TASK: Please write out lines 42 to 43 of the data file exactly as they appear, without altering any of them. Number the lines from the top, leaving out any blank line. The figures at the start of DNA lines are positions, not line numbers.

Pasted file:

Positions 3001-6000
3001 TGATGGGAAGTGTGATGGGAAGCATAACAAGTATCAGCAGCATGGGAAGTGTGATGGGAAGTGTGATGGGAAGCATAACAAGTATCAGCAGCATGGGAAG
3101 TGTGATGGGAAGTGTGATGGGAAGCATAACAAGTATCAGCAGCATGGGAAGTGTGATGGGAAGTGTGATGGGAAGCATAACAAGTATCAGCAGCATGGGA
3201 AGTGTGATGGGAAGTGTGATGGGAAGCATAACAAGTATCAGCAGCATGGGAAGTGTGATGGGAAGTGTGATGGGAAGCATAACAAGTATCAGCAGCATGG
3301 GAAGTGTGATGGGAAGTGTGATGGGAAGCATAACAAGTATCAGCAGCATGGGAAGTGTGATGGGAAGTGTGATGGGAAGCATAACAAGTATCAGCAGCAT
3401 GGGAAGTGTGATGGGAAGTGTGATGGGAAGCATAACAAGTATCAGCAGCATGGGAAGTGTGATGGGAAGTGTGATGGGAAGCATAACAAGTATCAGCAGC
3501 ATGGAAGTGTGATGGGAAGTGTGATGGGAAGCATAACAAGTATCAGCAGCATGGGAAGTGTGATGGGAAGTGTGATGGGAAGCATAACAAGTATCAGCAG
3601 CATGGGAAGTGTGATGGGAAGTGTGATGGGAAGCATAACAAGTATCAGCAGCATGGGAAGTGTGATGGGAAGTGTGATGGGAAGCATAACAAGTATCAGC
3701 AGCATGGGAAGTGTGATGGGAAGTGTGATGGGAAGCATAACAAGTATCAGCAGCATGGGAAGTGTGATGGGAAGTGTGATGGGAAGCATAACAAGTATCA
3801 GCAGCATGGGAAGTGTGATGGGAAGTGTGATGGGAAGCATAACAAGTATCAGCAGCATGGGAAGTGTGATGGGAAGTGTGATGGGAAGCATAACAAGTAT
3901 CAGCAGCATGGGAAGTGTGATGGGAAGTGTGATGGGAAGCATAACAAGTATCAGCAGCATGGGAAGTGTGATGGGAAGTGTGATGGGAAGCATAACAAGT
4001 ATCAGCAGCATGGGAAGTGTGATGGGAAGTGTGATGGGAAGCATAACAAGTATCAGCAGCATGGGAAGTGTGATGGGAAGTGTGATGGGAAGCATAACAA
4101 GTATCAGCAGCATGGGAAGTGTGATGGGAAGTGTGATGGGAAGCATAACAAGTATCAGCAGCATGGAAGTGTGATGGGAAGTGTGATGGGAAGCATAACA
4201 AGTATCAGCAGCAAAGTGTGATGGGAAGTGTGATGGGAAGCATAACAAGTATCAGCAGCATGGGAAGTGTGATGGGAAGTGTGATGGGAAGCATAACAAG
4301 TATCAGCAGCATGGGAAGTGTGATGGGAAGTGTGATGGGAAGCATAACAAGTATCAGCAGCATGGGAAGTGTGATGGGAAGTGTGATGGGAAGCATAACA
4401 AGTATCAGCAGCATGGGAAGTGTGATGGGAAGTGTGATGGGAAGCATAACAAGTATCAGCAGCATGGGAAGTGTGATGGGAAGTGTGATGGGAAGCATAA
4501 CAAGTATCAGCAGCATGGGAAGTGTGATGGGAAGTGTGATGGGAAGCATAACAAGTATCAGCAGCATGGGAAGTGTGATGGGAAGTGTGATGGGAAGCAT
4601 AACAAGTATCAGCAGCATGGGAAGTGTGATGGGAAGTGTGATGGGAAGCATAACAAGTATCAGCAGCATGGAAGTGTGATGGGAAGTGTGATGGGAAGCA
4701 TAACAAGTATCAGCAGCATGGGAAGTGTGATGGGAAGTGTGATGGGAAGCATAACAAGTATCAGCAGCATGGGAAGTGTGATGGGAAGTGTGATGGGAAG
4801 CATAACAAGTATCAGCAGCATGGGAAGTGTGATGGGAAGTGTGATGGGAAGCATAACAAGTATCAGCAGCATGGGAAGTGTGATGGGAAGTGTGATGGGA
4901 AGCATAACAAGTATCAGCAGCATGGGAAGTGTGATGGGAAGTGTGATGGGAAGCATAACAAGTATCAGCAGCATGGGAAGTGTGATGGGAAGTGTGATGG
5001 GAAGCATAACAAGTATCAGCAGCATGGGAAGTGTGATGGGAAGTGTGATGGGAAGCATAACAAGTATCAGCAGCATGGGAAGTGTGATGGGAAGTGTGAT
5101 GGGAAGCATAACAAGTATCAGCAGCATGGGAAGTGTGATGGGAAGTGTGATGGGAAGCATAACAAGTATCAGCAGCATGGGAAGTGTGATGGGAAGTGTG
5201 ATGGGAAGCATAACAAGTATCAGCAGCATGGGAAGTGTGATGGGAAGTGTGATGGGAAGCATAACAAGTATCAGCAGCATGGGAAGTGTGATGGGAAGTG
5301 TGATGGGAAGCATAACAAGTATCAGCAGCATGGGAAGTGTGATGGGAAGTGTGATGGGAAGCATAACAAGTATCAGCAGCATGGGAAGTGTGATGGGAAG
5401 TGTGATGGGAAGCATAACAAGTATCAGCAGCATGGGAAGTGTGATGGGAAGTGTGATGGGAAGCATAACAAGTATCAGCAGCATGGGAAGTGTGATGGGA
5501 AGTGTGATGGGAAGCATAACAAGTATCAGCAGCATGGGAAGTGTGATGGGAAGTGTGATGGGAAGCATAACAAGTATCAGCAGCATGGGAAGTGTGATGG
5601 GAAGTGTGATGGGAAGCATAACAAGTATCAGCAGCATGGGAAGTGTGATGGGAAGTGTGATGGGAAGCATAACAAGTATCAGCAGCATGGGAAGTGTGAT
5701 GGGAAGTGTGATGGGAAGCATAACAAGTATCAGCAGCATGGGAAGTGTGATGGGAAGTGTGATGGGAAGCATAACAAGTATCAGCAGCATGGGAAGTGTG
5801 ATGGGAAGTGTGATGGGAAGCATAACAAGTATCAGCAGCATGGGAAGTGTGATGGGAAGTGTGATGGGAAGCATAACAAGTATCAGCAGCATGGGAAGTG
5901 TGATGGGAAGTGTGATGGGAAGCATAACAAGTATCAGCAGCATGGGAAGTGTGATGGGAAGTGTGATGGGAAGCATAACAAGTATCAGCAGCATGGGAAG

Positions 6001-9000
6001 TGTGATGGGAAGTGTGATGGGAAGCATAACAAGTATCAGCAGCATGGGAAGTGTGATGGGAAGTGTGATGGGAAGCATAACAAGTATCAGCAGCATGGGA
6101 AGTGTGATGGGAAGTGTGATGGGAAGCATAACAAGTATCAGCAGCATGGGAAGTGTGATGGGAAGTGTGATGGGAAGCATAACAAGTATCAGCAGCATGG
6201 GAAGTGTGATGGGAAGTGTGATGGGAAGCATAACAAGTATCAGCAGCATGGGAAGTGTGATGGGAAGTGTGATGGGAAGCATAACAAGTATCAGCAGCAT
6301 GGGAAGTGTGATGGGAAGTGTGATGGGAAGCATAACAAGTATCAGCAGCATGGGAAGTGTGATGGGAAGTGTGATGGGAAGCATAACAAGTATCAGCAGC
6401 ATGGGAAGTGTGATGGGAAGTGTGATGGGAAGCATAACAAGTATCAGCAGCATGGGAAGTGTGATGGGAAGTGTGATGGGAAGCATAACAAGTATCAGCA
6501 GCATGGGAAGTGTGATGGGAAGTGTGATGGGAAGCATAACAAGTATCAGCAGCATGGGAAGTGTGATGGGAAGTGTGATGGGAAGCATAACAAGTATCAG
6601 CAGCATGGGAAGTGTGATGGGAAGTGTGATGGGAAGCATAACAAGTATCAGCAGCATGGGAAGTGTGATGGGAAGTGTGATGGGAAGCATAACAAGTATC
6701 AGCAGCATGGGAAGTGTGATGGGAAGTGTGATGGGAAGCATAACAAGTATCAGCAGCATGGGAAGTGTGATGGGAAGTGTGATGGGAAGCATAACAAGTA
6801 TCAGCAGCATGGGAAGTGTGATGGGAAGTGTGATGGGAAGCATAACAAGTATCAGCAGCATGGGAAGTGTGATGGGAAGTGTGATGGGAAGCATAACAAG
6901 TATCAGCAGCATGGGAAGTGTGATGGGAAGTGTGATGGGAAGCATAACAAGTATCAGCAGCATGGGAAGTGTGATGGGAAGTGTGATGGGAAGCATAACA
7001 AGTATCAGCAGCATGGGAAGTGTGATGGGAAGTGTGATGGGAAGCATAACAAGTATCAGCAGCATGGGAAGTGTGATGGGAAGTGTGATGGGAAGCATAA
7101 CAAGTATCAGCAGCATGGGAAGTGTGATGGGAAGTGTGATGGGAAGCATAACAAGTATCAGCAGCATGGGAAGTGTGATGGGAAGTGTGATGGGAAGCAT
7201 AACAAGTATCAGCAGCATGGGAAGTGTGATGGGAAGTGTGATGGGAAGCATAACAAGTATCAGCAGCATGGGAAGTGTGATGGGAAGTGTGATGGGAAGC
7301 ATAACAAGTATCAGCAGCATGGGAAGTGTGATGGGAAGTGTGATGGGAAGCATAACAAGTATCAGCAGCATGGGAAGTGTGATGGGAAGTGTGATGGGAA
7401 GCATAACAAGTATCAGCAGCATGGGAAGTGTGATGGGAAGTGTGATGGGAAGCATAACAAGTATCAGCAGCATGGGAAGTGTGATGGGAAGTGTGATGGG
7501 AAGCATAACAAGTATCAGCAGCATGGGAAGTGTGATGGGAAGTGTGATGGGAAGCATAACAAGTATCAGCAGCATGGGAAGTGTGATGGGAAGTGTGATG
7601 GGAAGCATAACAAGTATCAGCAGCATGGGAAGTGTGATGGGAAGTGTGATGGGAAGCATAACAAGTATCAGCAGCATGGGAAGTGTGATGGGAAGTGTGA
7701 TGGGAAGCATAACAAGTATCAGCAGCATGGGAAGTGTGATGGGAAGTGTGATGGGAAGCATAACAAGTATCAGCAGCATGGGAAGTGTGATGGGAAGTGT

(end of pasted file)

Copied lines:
6901 TATCAGCAGCATGGGAAGTGTGATGGGAAGTGTGATGGGAAGCATAACAAGTATCAGCAGCATGGGAAGTGTGATGGGAAGTGTGATGGGAAGCATAACA
7001 AGTATCAGCAGCATGGGAAGTGTGATGGGAAGTGTGATGGGAAGCATAACAAGTATCAGCAGCATGGGAAGTGTGATGGGAAGTGTGATGGGAAGCATAA